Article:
- The Washington Times - Monday, October 30, 2006

Election month

“This year more voters than ever will cast ballots early. The result may be that we get the final election results late,” John Fund writes at www.OpinionJournal.com.

“It’s possible we won’t know which party controls either house of Congress for days or even weeks because of all the disputes and delays caused by absentee ballots,” Mr. Fund said.

“Thirty states now allow anybody to cast an absentee ballot without having to give an excuse for missing Election Day. That’s up from just 20 states six years ago. Several other states also allow early voting at government buildings or even grocery stores. This year, it’s expected that over one in four Americans will vote before Election Day.

“In states such as Washington, California and Arizona, more than half the ballots are likely to be absentee. In California, more than 1 in 5 voters have signed up to receive absentee ballots for every election. Oregon has gone even further. In 2000, it abolished polling places, and everyone votes by mail.

“If control of Congress hinges on a few close races, don’t expect to know the final outcome on Election Night. While early votes cast on electronic machines are easily integrated into the totals from traditional polling places, paper absentee ballots are typically counted only after the others.

“In Florida, Pennsylvania and some other states, ballots will come in for days because they are legal if postmarked on or before Election Day. Provisional votes, which are cast when a voter doesn’t show up on registration rolls, can also slow down the process. Generally, officials have up to 14 days to determine if a vote is valid. Maryland officials barely met that deadline after [problems] with electronic voting machines dramatically increased the number of provisional votes cast in its primary last month.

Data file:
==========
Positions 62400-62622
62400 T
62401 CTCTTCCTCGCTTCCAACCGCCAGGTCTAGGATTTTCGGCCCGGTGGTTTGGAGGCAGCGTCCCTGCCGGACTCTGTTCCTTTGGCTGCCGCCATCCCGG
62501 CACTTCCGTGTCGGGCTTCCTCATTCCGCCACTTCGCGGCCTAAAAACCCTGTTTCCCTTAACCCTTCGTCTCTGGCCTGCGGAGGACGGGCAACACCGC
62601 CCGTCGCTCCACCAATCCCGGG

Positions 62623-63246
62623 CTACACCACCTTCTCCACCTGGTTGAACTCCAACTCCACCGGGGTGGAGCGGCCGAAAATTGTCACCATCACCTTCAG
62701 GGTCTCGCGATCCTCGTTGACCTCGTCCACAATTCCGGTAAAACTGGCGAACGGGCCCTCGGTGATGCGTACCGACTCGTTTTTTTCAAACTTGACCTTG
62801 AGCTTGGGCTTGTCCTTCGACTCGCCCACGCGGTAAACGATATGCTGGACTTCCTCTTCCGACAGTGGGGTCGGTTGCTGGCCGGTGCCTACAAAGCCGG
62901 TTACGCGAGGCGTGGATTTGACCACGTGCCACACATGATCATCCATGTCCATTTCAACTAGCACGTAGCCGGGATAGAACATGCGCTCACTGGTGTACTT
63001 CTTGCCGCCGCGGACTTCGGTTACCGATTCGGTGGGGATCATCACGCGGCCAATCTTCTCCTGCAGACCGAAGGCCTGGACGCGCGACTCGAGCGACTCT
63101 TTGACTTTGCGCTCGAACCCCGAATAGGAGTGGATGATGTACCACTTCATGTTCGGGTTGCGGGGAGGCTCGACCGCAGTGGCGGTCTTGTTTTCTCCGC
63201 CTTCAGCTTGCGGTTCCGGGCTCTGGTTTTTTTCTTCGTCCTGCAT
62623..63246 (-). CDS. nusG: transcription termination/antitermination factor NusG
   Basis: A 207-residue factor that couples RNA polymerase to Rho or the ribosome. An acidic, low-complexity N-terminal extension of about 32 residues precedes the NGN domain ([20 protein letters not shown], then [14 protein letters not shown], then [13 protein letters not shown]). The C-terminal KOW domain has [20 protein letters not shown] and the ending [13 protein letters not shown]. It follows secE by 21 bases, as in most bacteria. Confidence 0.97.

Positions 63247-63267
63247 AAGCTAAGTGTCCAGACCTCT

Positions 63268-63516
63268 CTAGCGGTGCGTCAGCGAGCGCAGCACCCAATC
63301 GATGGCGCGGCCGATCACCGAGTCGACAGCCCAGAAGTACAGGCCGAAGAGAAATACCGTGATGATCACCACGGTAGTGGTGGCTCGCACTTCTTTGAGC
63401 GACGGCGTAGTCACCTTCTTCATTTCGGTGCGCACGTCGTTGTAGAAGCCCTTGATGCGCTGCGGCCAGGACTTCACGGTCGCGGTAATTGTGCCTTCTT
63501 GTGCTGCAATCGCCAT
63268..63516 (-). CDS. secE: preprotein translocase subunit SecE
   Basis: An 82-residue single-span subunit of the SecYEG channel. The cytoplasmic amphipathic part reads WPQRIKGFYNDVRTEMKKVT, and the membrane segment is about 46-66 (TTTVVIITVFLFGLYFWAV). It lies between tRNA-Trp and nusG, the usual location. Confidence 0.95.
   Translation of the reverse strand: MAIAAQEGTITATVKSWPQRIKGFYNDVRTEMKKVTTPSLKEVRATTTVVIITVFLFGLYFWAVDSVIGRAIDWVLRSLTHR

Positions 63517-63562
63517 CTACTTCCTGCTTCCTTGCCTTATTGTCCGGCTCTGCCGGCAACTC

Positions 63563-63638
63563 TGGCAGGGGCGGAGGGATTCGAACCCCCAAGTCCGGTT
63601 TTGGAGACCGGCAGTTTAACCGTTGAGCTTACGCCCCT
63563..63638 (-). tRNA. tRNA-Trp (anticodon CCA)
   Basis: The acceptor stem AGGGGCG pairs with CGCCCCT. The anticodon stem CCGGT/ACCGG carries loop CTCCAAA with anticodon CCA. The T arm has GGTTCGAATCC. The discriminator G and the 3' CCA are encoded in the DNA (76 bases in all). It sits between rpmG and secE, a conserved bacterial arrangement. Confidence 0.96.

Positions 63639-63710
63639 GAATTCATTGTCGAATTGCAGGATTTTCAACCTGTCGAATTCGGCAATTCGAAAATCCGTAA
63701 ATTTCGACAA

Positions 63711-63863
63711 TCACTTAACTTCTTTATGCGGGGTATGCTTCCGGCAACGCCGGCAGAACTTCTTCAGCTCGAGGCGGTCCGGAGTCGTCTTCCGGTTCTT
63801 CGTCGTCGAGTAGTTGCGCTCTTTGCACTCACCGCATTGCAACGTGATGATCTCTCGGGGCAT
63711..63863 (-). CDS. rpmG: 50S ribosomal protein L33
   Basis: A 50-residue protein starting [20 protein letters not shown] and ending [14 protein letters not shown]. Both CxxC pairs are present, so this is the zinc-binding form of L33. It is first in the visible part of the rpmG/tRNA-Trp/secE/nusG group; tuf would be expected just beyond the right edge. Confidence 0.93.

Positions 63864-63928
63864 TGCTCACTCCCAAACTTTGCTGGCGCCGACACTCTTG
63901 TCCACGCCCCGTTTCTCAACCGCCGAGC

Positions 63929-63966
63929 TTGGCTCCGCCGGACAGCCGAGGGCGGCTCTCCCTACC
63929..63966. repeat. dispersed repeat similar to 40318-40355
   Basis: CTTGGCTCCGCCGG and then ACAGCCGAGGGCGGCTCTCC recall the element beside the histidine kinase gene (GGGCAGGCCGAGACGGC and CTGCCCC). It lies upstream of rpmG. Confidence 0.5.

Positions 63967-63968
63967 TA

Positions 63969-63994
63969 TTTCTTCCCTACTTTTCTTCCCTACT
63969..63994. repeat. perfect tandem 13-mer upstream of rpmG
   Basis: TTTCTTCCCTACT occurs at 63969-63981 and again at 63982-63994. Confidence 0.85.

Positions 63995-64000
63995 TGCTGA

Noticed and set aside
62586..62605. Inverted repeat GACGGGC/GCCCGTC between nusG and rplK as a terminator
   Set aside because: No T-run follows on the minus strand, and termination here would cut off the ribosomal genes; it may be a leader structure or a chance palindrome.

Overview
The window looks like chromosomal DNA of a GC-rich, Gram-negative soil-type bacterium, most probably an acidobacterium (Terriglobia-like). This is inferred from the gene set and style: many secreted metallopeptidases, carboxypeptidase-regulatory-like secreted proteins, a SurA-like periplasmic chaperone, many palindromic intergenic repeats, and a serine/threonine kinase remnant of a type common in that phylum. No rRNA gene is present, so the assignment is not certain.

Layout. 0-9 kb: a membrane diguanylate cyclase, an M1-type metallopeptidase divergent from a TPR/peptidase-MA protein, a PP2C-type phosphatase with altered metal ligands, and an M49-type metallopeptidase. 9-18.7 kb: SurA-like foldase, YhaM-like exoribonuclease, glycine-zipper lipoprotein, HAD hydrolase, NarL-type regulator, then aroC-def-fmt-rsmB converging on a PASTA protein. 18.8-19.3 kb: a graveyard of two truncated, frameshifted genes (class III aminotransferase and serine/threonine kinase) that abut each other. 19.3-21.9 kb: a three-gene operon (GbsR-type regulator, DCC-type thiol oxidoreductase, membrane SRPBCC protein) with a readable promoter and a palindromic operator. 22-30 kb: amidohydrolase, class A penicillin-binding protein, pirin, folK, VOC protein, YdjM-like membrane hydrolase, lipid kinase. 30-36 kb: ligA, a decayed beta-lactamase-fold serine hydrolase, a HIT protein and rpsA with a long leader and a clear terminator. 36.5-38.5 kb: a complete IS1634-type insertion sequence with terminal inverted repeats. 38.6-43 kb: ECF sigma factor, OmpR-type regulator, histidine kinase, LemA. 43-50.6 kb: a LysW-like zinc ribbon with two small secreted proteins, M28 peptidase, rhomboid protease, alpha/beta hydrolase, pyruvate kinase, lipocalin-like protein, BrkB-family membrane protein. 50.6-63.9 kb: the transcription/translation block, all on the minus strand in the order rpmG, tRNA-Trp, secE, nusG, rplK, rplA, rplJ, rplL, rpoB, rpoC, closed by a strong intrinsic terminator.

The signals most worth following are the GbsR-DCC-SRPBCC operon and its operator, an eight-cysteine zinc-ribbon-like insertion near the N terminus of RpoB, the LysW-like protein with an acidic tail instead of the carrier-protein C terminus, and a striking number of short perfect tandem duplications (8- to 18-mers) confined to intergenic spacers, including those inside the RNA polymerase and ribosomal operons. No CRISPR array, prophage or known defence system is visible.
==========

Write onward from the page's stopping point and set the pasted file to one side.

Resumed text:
“In some supertight races, a flood of absentee ballots could delay the results for weeks.”

Seeking presidency

Rep. Duncan Hunter, a California Republican and chairman of the House Arms Services Committee, announced plans yesterday to run for president in 2008.

“As I finish my final two years as chairman of the Armed Services Committee and serve you, I am also going to be preparing for a run for president of the United States,” Mr. Hunter said at a press conference in San Diego.

Mr. Hunter, 58, raised his profile among conservatives as co-author of legislation to construct a 700-mile fence along the U.S.-Mexico border.

The announcement allows Mr. Hunter, who was first elected to Congress in 1980 and is running for re-election on Nov. 7, to begin raising money for his presidential campaign, Reuters news agency reports.

Sale price

America’s liberal elite turned up their noses at the $500,000 price tag to celebrate Bill Clinton’s 60th birthday, Britain’s Daily Mail reports.

The weekend of activities included photographs taken with Mr. Clinton during a round of golf and three days of cocktail, brunch and dinner parties. The Rolling Stones performed a concert for the former president Sunday night at the Beacon Theater in New York.

“I’d like to welcome President Clinton,” singer Mick Jagger told the cheering crowd. “And I see she’s brought her husband.”